There’s a reason why “Win” is in her name. Though that may sometimes go unnoticed, as she’s included in the exclusive ranks of people known by first name only. Oprah Winfrey is not only debatably the most successful media mogul in the history of media moguls, but she’s also an actress, author, philanthropist, leader by all definitions, and a role model for literally everyone who wants to know how to Human. At no other time was that more abundantly clear than during Sunday’s 75th Golden Globe Awards Ceremony, when she accepted the Cecil B. DeMille award for lifetime achievement. She is the first black woman, and only the fourth black actor, to receive the honor, and gave an acceptance speech worthy of no less than a Nobel Prize. At the very least, HOC’s Woman Crush Wednesday.
Her moving monologue (which had us all leaping off our couches in a standing O-vation) served as the exclamation point to a night defined by female empowerment and activism. In an unprecedented expression of solidarity, the red carpet was peppered with black, most attendees using their attire to make political/social statements more so than fashion statements. The night itself was an exclamatory response to months and months of women saying #MeToo, and the decades of injustice that led to that. To be honest, we could’ve dedicated this blog to any one of the courageous women who partook in the demonstration.
But then Oprah took the stage…
During her State-of-the-Union-esque (please?!) address, Oprah told the story of how she remembered watching Sidney Poitier, the first black male to win for Best Actor, accept his Golden Globe while she sat on the linoleum floor of her childhood home. In 1982, he received the very same award she was now receiving in 2018. She told the stories of Recy Taylor and Rosa Parks. The stories of “… women whose names we’ll never know. They are the domestic workers and farmworkers; they are working in factories and they work in restaurants, and they’re in academia and engineering and medicine and science; they’re part of the world of tech and politics and business; they’re our athletes in the Olympics and they’re our soldiers in the military.”
Most importantly, they are women. And at that microphone, Oprah used her voice to give them a voice.
The Cecil B. DeMille award is given to those who have made outstanding contributions to the entertainment industry (O: The Oprah Magazine was named the most successful startup the industry’s history… can you say #ladyboss?). But what’s even more remarkable, in Oprah’s case, are the contributions she has made to the greater good of the world. A product of poverty and sexual abuse herself, she is now worth upwards of $3 billion, every dime being self-made. However, the true value comes in how she uses her hard-earned fortune.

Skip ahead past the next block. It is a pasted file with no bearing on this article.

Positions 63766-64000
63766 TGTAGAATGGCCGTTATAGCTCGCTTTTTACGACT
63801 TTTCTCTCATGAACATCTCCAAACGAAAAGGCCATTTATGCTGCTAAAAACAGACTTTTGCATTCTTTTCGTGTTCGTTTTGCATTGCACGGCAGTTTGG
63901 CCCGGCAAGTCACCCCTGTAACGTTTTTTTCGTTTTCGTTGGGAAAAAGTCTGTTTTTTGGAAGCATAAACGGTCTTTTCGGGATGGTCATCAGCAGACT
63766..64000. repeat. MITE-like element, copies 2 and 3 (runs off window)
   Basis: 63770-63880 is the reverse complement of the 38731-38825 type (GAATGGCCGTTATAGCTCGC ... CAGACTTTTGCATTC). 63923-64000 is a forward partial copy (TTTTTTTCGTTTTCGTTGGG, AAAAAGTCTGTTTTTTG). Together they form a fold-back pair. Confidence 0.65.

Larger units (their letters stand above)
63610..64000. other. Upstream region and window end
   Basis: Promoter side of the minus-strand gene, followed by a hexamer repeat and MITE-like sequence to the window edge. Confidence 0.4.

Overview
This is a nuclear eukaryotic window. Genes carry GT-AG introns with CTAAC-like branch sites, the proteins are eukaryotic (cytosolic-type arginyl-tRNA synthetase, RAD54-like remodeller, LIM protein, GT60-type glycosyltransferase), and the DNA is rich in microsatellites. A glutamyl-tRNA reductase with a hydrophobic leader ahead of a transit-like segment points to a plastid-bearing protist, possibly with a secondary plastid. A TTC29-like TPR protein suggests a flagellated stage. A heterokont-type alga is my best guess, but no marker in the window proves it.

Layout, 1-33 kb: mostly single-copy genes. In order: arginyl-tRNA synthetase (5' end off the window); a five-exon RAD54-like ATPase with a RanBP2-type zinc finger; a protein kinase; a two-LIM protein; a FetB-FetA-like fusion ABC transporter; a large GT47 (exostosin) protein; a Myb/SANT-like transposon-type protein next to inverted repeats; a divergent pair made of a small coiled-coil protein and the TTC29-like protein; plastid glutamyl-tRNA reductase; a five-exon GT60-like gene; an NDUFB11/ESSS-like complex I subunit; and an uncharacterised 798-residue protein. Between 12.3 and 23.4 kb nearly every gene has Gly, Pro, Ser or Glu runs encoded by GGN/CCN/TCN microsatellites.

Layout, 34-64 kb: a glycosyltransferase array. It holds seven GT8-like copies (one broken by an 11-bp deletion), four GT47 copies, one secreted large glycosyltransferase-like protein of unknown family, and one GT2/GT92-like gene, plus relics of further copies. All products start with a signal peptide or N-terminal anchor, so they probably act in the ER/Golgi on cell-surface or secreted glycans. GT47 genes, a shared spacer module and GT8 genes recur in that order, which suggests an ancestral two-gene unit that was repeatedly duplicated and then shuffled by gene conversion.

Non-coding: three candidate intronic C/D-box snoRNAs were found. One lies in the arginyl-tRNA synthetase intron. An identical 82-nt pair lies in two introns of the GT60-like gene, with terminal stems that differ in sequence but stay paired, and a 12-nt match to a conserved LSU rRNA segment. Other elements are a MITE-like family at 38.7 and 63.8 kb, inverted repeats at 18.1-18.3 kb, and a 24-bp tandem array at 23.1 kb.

We’ll let her accomplishments speak for themselves.
As one of the most active philanthropists in the world, Oprah assists with initiatives relating to education, poverty, arts & culture, environment, heath, disaster relief, and whatever the needs of the day are. She launched The Angel Network in 1998, with an original goal of raising $3.5 million for student scholarships through viewer donations. By 2010, it had raised $80 million and secured the time of more than 15,000 volunteers to build homes for Habitat for Humanity. After doling out 150 scholarships of $25,000 each, all additional funds were allocated to charitable causes, including hurricanes Katrina and Rita. The network has also assisted in the construction of 60 schools in 13 different countries, providing school supplies, books, and uniforms. That doesn’t even include The Oprah Winfrey Leadership Academy for Girls in South Africa, which celebrated its 10th anniversary in 2017, dedicating more than $100 million to the education of academically gifted girls from disadvantaged backgrounds.
To keep this laundry list of generosity going, Oprah has also donated more than $20 million to the creation of the Smithsonian’s National Museum of African American History and Culture. She launched “O Ambassadors,” a school-based program that in 2008 encouraged students to work with same-age peers in underdeveloped countries, as well as The US Dream Academy, a national after-school program that helps support children with incarcerated parents. And that doesn’t even scratch the surface. There are dozens more organizations the wOman, with a capital “O,” has either had a hand in founding or funding, through both donations and out of her own pocket. It would take until next Wednesday to list them all.
(Seriously, where’s our Account Coordinator? This deserves a spreadsheet.)
We can’t think of a more appropriate way to close this #WCW than with the words of Oprah herself:
“I want all the girls watching here and now to know that a new day is on the horizon. And when that new day finally dawns, it will be because of a lot of magnificent women, many of whom are right here in this room tonight, and some pretty phenomenal men, fighting hard to make sure that they become the leaders who take us to the time when nobody ever has to say, ‘Me too’ again. Thank you.”
No O (can we call you O?), thank you.